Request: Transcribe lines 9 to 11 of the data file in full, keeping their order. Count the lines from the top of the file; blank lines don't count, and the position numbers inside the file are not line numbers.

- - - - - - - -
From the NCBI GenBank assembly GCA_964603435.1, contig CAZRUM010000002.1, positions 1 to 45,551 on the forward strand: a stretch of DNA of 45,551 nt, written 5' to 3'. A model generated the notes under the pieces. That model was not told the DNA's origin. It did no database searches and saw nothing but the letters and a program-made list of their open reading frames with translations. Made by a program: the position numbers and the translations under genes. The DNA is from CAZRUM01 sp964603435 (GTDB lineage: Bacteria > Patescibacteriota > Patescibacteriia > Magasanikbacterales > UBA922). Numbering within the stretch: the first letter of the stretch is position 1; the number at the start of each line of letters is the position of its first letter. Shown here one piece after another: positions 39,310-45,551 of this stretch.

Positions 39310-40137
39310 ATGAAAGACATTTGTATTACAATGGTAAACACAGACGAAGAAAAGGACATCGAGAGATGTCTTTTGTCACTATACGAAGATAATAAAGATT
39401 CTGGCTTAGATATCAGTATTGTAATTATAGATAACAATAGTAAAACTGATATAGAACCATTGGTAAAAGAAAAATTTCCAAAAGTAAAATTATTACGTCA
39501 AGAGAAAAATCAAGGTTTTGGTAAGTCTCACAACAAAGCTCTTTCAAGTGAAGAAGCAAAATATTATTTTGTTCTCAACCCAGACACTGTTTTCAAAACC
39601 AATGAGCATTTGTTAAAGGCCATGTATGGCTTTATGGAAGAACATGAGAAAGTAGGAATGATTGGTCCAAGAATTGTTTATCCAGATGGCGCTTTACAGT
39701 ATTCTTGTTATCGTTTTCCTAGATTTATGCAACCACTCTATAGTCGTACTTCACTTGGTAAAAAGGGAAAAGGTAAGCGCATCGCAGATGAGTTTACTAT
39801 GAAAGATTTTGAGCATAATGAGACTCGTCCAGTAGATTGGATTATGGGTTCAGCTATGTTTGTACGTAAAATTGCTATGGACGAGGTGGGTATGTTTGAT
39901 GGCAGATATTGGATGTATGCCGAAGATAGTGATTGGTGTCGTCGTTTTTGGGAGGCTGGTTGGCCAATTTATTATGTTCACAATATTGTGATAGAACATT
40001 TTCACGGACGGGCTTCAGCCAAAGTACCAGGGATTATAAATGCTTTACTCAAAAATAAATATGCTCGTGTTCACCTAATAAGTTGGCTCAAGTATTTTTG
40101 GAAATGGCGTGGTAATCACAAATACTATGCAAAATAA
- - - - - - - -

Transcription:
39901 GGCAGATATTGGATGTATGCCGAAGATAGTGATTGGTGTCGTCGTTTTTGGGAGGCTGGTTGGCCAATTTATTATGTTCACAATATTGTGATAGAACATT
40001 TTCACGGACGGGCTTCAGCCAAAGTACCAGGGATTATAAATGCTTTACTCAAAAATAAATATGCTCGTGTTCACCTAATAAGTTGGCTCAAGTATTTTTG
40101 GAAATGGCGTGGTAATCACAAATACTATGCAAAATAA